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Mixing C++ and Rust for Fun and Profit: Part 1 Or why switching to Rust is such a large undertaking

For quite some time, I have been bothered by this thought: Individual programming languages (C++, Rust, Go, etc.) are traditionally viewed as walled gardens. If your main() function is written in C++, you had better find yourself C++ libraries like Qt to build the rest of your codebase with. Do you want to use Flutter to build your app’s user interface? Get ready to build the logic in Flutter, too. Do you really want to use that Rust library to make your application safer? You get to either rewrite the whole app in Rust or build an ugly extern "C" wrapper around it that won’t fit well in your object-oriented C++ code.

This has been the standard view on using multiple programming languages for many years. However, I’ve decided that this view is fundamentally flawed, because every compiled language uses the same set of concepts when it is compiled:

    1. Code is split up into functions that can be reused.
    2. Functions are identified by a string generated from the function name in the source code. For example, g++ generates _Z3foov as the identifier for void foo(). This string is always reproducible; for example, both Clang and GCC on Linux follow the Itanium C++ ABI convention for mangling function names.
    3. Functions are called by storing all parameters to that function at a specific location in memory and then using a call instruction or equivalent to move control to the function. For example, to call void foo() from earlier, the compiler converts a C++ statement foo(); into the assembly call _Z3foov. The assembler then replaces call with the appropriate opcode and replaces _Z3foov with the location of the first instruction identified by _Z3foov.
    4. Functions return by storing their return value (if they have one) at a specific location and then using a ret instruction or equivalent.
    5. Classes and structs can be boiled down to a collection of primitive types (although some classes do have vtables).
    6. Class methods are just another function that happens to take a pointer to the class object as the first parameter. In other words, when you write this:
      class Foo
      {
          void foo(int bar);
          int baz;
      };
      

      your code actually compiles to something that is better represented this way:

      class Foo
      {
          int baz;
      };
      
      void foo(Foo *this, int bar);
      

    Since every compiled programming language uses the same concepts to compile, why can’t they just interact?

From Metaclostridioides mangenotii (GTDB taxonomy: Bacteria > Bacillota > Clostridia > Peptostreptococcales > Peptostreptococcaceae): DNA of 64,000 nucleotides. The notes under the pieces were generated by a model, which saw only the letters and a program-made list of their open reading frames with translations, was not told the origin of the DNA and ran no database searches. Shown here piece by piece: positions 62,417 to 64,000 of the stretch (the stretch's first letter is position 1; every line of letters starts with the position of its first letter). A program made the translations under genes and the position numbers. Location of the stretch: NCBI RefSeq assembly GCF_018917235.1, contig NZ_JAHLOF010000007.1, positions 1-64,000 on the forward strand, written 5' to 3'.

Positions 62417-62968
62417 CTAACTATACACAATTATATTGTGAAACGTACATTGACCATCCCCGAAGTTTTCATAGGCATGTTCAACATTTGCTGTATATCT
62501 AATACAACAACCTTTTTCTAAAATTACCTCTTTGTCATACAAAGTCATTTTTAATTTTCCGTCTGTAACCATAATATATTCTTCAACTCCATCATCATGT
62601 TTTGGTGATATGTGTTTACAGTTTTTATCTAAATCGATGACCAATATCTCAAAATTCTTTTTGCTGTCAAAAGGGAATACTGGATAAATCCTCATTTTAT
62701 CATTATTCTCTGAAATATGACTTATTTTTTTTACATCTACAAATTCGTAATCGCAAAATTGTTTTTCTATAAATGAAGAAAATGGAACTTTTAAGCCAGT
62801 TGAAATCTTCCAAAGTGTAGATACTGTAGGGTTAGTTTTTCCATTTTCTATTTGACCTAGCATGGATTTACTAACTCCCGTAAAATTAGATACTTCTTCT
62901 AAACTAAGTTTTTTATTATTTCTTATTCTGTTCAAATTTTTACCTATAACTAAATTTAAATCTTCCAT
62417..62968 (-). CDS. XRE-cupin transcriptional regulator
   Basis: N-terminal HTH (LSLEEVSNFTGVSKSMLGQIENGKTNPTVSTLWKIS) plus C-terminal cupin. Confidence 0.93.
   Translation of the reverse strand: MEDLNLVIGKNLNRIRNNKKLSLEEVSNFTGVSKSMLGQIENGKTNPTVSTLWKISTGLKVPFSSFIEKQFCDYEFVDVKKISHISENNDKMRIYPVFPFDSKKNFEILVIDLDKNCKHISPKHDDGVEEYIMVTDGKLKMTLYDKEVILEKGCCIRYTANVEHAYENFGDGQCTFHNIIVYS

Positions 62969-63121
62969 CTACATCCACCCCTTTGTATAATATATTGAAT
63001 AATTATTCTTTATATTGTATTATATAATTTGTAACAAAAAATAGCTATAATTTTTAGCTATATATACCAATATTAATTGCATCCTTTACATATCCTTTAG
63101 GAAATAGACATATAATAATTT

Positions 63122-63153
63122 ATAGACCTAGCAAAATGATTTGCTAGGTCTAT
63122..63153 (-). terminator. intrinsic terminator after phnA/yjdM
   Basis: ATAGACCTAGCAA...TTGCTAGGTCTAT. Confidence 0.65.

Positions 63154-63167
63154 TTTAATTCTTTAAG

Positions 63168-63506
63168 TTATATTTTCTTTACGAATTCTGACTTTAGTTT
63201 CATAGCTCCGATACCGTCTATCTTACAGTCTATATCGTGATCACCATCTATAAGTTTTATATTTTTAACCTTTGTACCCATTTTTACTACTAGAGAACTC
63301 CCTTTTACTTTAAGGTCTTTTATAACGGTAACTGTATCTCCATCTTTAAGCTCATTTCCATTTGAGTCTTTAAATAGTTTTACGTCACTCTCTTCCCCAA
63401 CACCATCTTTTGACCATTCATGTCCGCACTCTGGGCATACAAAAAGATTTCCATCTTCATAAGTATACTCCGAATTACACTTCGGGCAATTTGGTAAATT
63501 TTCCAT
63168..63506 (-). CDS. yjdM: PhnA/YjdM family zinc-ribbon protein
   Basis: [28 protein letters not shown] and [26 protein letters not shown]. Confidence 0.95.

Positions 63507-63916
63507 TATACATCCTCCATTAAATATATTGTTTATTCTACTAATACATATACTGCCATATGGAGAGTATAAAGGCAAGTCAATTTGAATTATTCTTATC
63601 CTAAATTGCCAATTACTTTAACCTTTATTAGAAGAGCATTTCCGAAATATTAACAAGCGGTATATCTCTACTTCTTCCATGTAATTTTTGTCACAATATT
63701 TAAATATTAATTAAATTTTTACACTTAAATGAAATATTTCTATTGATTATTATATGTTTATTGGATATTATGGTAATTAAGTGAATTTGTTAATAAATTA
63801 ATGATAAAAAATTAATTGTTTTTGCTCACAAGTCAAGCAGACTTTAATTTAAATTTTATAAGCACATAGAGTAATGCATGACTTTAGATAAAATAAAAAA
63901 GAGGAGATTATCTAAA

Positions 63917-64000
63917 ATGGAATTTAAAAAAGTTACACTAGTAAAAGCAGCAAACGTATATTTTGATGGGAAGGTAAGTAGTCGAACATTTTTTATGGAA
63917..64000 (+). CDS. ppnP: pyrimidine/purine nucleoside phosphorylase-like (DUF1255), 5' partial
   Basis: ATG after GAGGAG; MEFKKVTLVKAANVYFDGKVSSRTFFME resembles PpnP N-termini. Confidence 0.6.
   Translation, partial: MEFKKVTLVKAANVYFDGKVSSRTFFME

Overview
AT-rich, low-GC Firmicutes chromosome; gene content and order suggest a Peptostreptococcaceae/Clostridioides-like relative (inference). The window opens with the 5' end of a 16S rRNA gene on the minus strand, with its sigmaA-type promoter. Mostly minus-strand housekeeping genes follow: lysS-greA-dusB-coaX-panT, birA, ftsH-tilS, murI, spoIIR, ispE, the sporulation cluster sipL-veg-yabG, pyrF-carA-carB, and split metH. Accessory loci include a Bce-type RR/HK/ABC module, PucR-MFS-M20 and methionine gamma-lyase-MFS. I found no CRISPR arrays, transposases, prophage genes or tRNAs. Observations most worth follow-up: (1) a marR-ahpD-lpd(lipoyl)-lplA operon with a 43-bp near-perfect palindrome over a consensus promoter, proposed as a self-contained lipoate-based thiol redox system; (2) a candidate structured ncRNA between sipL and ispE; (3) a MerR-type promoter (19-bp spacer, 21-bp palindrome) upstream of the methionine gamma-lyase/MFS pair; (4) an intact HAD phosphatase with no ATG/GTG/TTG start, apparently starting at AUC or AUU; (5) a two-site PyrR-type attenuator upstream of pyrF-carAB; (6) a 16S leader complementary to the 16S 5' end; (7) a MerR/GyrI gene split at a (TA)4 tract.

Example

    Before we go any further, I’d like to give an example of what we want to achieve:

    // file: main.cpp
    #include "rustmodule.h"
    // or in an ideal C++ 20 world:
    // import rustmodule;
    
    int main()
    {
        foo();
        return 0;
    }
    
    // file: rustmodule.h
    #pragma once
    
    // this is defined in Rust
    void foo();
    
    // file: rustmodule.rs
    pub fn foo() {
        println!("Hello from Rust");
    }
    

    We want to be able to compile those files and get an executable file that prints Hello from Rust to stdout.

    Now let’s look at why this won’t just work out of the box.

    Name mangling, data layout, and standard libraries

    The most obvious reason that compiled programming languages can’t just interact with each other is the most obvious one: syntax. C++ compilers don’t understand Rust, and Rust compilers don’t understand C++. Thus neither language can tell what functions or classes the other is making available.

    Now, you might be saying “But if I use a C++ .h file to export functions and classes to other .cpp files, certainly I could make a .h file that tells C++ that there is a Rust function fn foo() out there!” If you did say (or at least think) that, congratulations! You are on the right track, but there are some other less obvious things we need to talk about.

    The first major blocker to interoperability is name mangling. You can certainly make a .h file with a forward declaration of void foo();, but the C++ compiler will then look for a symbol called _Z3foov, while the Rust compiler will have mangled fn foo() into _ZN10rustmodule3foo17hdf3dc6f68b54be51E. Compiling the C++ code starts out OK, but once the linking stage is reached, the linker will not be able to find _Z3foov since it doesn’t exist.

    Obviously, we need to change how the name mangling behaves on one side or the other. We’ll come back to this thought in a moment.

    The second major blocker is data layout. Put simply, different compilers may treat the same struct declaration differently by putting its fields at different locations in memory.

    The third and final blocker I want to look at here is standard libraries. If you have a C++ function that returns an std::string, Rust won’t be able to understand that. Instead, you need to implement some sort of converter that will convert C++ strings to Rust strings. Similarly, a Rust Vec object won’t be usable from C++ unless you convert it to something C++ understands.

    Let’s investigate how we can fix the first problem, name mangling.

    extern "C" and why it sucks

    The easy way is to use the extern "C" feature that nearly every programming language has:

    // file: main.cpp
    #include "rustmodule.h"
    // or in an ideal C++ 20 world:
    // import rustmodule;
    
    int main()
    {
        foo();
        return 0;
    }
    
    // file: rustmodule.h
    #pragma once
    
    extern "C" void foo();
    
    // file: rustmodule.rs
    #[no_mangle]
    pub extern "C" fn foo() {
        println!("Hello from Rust");
    }
    

    This actually will compile and run (assuming you link all the proper standard libraries)! So why does extern "C" suck? Well, by using extern "C" you give up features like these:

    • Function overloads
    • Class methods
    • Templates

    It’s possible to create wrappers around the extern "C" functions to crudely emulate these features, but I don’t want complex wrappers that provide crude emulation. I want wrappers that directly plumb those features and are human readable! Furthermore, I don’t want to have to change the existing source, which means that the ugly #[no_mangle] pub extern "C" must go!

    Enter D

    D is a programming language that has been around since 2001. Although it is not source compatible with C++, it is similar to C++. I personally like D for its intuitive syntax and great features, but for gluing Rust and C++ together, D stands out for two reasons: extern(C++) and pragma(mangle, "foo").